1. No, don’t apologize! I love information! I work with people who have developmental disabilities so I’m definitely familiar with the IQ testing used to determine SSI benefits. I’ve actually taken the Woodcock-Johnson (I’m 23 and it still makes me giggle) too when my mom was in graduate school for special education. I think it has a place as a part of assessments, but there are a lot of cultural assumptions surrounding IQ that need re-working- and it sounds like you’re doing just that in your job!

  2. I could talk about IQ all day long. I am finishing up a graduate degree in educational psychology and working on licensure, and I am trained on multiple intelligence assessments. I think the main issue with the way society in general talks about IQ is that it is not as simple as it is portrayed. It’s not just a number- that number has meaning. It’s not arbitrary, and confidence intervals mean that a true IQ has some variation. Percentile ranks are better than actual scores for reporting, IMO. IQ measures play a large part in extremely valuable assessments that help both children and adults acquire the services they need, including everything from ADHD support and testing accommodations at school to SSI payments.

    IQ is based on a number of factors these days. Most valid and reliable assessments use Cattell Horn Carroll theory to define general intelligence (G) into broad submeasures of intelligence that look at everything from processing speed to quantitative reasoning. Each of those submeasures also has smaller categories that can be measured. Assessments are now normed and updated to give these comprehensive, individualized pictures of intelligence. Additionally, they are not (or should not) be used alone for classification of any sort. An IQ measure alone is useless. I should also point out that very few people use the Stanford-Binet anymore. The Wechsler or Woodcock-Johnson (I KNOW!) are far more common. They fit best with the theory mentioned above.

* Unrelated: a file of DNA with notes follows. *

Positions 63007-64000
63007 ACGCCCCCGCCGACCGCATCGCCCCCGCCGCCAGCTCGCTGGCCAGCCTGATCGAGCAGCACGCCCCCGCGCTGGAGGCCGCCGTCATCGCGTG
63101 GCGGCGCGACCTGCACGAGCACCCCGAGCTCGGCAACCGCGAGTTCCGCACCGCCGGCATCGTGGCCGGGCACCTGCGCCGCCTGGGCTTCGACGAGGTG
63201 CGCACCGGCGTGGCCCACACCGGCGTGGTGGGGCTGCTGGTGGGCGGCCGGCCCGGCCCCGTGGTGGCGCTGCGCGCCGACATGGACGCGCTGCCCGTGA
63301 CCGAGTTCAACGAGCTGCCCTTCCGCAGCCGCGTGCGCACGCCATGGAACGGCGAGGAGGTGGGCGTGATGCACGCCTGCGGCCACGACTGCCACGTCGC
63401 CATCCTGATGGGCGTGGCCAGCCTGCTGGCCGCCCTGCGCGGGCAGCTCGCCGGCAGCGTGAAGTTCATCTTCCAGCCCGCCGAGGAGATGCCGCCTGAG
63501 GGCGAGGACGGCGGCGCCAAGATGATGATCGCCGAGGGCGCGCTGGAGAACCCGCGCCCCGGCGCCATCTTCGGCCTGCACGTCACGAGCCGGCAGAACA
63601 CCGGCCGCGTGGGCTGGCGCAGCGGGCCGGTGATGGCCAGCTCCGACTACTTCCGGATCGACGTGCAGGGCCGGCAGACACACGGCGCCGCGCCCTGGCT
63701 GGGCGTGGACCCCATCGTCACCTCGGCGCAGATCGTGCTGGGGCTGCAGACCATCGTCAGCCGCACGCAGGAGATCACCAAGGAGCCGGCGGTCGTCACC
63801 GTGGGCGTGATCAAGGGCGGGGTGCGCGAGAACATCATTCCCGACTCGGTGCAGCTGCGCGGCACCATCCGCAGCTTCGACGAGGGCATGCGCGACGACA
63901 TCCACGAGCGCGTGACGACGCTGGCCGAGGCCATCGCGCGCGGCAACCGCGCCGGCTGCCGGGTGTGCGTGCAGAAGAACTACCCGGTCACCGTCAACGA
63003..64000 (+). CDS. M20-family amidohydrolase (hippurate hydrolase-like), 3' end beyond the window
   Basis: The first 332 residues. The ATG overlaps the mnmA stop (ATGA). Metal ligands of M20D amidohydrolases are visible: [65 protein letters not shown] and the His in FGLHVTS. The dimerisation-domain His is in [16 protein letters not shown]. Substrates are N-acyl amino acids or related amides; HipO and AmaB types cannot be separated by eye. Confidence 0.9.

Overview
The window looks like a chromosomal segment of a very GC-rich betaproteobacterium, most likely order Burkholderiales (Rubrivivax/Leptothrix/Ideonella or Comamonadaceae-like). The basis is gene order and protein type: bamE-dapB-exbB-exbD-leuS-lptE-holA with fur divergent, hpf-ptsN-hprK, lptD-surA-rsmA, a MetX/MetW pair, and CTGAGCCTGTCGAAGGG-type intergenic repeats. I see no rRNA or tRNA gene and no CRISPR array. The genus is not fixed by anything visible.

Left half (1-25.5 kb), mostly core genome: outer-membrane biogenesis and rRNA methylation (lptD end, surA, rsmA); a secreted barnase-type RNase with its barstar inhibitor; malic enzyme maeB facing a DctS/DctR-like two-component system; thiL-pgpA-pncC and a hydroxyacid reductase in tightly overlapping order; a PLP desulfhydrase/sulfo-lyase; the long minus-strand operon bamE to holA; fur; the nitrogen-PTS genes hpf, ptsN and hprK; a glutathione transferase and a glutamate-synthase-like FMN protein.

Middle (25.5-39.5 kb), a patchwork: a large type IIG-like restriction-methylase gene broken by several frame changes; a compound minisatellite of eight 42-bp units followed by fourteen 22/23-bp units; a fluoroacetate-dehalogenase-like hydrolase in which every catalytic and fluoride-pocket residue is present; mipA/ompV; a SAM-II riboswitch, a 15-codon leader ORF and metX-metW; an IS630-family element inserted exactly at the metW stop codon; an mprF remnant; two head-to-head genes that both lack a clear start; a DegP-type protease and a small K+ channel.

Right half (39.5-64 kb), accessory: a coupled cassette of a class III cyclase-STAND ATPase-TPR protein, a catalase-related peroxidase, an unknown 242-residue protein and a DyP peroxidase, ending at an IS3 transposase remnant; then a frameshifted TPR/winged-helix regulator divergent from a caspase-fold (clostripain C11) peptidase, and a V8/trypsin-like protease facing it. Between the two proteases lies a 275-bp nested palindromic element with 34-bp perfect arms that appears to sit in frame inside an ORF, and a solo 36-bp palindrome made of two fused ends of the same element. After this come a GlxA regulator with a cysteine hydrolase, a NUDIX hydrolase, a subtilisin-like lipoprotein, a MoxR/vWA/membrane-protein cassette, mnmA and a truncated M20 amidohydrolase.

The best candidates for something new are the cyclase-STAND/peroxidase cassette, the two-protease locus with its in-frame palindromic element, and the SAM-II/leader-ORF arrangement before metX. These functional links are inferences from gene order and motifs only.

As far as multicultural issues go, historically it has been a major problem. IQ tests have been used for discrimination and eliminationism for a number of oppressed populations, and most schools still struggle with special education disproportionality. However, if you look at that particular research, you’ll find that it’s not simply because of IQ assessments, but because of administrator -isms, disciplinary laziness or frustration, and lack of assessment overall. The preferred technique within the last 10-15 years is to address multicultural or culturally and linguistically diverse populations with cross-battery assessment. This approach utilizes the aforementioned CHC theory and relies on multiple assessments to gather the best measures of intelligence for a particular student, allowing the examiner to select instruments with low cultural loading. Additionally, we also use curriculum-based measures that rely on the actual material a student is being taught in the classroom and a Culture-Language Interpretive Matrix to interpret intelligence tests for multicultural examinees.

    I apologize for dumping all of this information on you, but I think this is important to note. It’s also important to remember not to conflate intelligence (the potential for learning, or what we can do with information) with knowledge. The idea that IQ tests are biased and outdated isn’t new, and it’s something that my field has spent decades working to fix.

  3. I think it can be a useful tool, in conjunction with other forms of testing, perhaps. But it’s not all that reliable – I’ve gotten IQ scores with a 40-point difference depending on what test, when I took them, and how much prep I’d done. Plus there’s the Flynn effect.